- Linda Jerkins For the AJC
Aquatic forms and patterns inspire the bold yet elegant jewelry of artist Shana Kroiz.
The artist: A Baltimore native, Kroiz started doing art in high school at the Baltimore School for the Arts. She later earned a fine arts degree from Parsons School of Design and a master’s degree from Towson University.
What’s popular: Her lightweight, double-sided sculptural earrings ($150 to $380). They are hand-carved in wax and electroformed in silver and 18k gold over copper and enamel. Also popular: the one-of-a-kind enamel earrings ($600 to $950).
Other favorites: Enamel necklaces ($1,800 to $4,800).
Fun (or unusual) request: Create a bracelet inspired by a tattoo on a customer’s wife.
Big break: Started the Baltimore Jewelry Center at the Maryland College of Art when she was 25, and concurrently was published in Susan Grant Lewin’s book, “One of A kind: 50 American Art Jewelers Today.”
Where to buy: ShanaKroizJewelry.com. In Atlanta, at the 11th annual Atlanta Contemporary Jewelry Show. (See details below.)
Betty Helen Longhi, a master metalsmith, produces graceful, flowing forms from flat sheet metal that allows her sculptural jewelry to be strong yet quite light.
The artist: Longhi started working metal in her last year of high school and continued studying at the University of Wisconsin, where she graduated, and the Cranbrook Academy of Art. In 1983, her then-hobby became a business: Fluid Expressions in Metal. She maintains a studio in her lakeside home near Lexington, N.C.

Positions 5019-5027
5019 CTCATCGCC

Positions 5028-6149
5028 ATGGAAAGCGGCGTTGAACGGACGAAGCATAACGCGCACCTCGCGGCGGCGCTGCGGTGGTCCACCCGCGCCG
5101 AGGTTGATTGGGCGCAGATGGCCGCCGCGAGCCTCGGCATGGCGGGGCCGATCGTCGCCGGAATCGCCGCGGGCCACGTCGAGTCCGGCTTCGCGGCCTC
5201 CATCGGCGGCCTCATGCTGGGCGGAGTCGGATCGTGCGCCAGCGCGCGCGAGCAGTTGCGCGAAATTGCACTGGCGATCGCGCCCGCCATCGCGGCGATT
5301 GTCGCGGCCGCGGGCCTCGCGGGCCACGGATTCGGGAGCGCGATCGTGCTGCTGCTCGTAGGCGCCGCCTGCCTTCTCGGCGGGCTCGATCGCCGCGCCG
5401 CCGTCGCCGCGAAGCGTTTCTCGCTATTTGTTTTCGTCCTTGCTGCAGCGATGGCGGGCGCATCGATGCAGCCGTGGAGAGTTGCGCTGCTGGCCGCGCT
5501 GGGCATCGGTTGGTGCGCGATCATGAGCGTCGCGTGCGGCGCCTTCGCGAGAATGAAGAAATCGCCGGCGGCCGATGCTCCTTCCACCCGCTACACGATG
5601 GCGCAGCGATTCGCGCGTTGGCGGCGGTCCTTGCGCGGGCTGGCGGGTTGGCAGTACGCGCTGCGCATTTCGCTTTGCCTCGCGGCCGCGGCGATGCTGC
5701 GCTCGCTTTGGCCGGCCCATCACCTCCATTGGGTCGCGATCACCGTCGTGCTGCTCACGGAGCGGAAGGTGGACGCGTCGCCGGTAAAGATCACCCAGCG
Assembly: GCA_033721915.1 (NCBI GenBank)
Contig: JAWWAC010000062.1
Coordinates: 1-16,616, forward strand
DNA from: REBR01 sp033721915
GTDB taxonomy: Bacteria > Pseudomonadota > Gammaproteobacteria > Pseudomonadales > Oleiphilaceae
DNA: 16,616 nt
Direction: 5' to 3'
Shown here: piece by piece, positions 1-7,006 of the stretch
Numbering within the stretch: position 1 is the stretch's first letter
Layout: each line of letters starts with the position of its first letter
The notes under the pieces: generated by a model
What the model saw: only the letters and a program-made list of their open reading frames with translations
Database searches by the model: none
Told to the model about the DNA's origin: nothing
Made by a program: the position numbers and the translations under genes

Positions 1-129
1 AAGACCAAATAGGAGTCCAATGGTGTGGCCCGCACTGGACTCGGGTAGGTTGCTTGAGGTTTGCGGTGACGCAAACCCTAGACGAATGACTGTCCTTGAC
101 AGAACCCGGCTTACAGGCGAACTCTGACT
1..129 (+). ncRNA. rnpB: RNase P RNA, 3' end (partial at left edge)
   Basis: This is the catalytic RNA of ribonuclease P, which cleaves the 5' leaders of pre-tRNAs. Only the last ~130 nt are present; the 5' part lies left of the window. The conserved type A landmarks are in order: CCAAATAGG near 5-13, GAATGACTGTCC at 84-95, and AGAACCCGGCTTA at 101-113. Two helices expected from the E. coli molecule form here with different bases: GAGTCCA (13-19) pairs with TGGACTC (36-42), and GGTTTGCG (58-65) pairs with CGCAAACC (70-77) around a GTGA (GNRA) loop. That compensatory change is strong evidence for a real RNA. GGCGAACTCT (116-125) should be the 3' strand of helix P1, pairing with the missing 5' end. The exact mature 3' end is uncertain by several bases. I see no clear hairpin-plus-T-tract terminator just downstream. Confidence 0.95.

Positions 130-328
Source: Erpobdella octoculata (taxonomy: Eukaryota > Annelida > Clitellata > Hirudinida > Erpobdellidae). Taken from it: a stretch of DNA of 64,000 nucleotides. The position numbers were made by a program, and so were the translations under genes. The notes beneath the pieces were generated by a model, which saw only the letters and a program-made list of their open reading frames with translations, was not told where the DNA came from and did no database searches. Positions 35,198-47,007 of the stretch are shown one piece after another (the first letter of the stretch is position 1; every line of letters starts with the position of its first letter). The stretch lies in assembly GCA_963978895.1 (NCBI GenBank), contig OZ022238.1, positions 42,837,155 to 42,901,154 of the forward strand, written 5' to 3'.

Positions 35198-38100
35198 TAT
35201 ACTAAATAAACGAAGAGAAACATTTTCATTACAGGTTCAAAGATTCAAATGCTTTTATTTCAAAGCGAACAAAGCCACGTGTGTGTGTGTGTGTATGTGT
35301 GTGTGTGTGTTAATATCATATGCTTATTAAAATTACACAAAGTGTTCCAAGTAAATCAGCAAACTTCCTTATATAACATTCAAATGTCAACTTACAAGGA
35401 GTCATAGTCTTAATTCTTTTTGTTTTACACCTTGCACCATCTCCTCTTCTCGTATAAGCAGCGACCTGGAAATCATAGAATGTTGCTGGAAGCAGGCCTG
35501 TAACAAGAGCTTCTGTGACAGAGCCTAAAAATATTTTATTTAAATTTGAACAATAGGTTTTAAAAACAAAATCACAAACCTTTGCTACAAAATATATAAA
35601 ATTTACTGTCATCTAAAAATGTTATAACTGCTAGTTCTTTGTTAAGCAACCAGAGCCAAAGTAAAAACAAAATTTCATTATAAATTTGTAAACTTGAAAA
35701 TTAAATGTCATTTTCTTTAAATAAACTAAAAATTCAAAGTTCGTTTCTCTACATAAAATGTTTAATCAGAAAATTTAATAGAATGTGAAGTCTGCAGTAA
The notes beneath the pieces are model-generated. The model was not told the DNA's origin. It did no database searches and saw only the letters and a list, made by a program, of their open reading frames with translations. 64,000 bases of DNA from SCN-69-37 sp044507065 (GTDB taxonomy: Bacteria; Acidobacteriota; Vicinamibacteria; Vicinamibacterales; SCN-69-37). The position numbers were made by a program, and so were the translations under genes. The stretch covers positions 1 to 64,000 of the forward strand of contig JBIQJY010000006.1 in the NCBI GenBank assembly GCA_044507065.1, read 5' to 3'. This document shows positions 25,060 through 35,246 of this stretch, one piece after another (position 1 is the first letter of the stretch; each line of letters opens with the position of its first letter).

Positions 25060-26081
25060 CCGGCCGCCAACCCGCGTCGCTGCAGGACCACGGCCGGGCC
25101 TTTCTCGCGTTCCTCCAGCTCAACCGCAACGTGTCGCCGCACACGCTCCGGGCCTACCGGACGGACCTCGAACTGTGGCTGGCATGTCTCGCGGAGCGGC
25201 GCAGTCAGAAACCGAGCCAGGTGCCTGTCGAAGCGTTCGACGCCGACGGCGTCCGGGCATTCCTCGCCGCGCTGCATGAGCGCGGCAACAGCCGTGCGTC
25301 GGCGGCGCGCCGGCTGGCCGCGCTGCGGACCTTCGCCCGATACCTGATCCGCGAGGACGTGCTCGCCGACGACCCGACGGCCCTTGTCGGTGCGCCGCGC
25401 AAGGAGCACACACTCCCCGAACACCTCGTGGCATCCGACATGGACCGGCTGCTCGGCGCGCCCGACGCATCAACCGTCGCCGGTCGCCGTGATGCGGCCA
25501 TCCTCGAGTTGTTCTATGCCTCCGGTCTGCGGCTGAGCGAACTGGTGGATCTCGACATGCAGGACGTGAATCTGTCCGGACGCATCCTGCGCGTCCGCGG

What’s popular: Her beads, which are made by forming a strip of metal and then wrapping it into a shell-like object. Most of the beads are large and are put individually on a cable to wear as a necklace. Prices for beads start at $270 for a simple silver one to $700 for bimetal and more complex designs. Also popular: earrings ($180 to $400).
Other favorites: Larger collars as show pieces ($1,500 to $3,500). “It is fun to see people try them on and occasionally buy them.”
Big break: After nine years of work, she and her co-author Cynthia Eid published “Creative Metal Forming.” In its first printing, the book sold out in six weeks. It is now in its third printing.
Where to buy: Fluidformsinmetal.com. Also at the Piedmont Craftsmen Gallery in Winston-Salem, N.C. (Piedmontcraftsmen.org). In Atlanta, at the 11th annual Atlanta Contemporary Jewelry Show. (See details below.)
In her jewelry designs, Deb Karash draws on metal to blend colors and create patterns that are uniquely hers.
The artist: Karash, an Illinois native, grew up collecting antique jewelry and later earned a master’s degree in jewelry and metalsmithing from Northern Illinois University. She began selling her work about 30 years ago. She moved to Asheville, N.C., in 2007 to open a studio at Marshall High Studios in Marshall.
What’s popular: Flower pin/pendants ($390 and up) and, lately, her geometric work and insects, particularly for special-order clients. Most pieces can be worn as a pin or a pendant.
Other favorites: Earrings ($160 to $300).
Fun (or unusual) request: Repair a brooch that was lost in the snow and found months later on the driveway.
Where to buy: DebKarash.com. In Atlanta, at the jewelry show.
The show, which features 30 jewelry artists from 16 states, will run for three days (Nov. 3-5) at the Carter Center, 453 Freedom Parkway in Atlanta. Nov. 3 from 10 a.m. to 5 p.m.; Nov. 4, 10 a.m. to 7 p.m.; and Nov. 5, 10 a.m. to 5 p.m. Tickets are $10. Parking is free.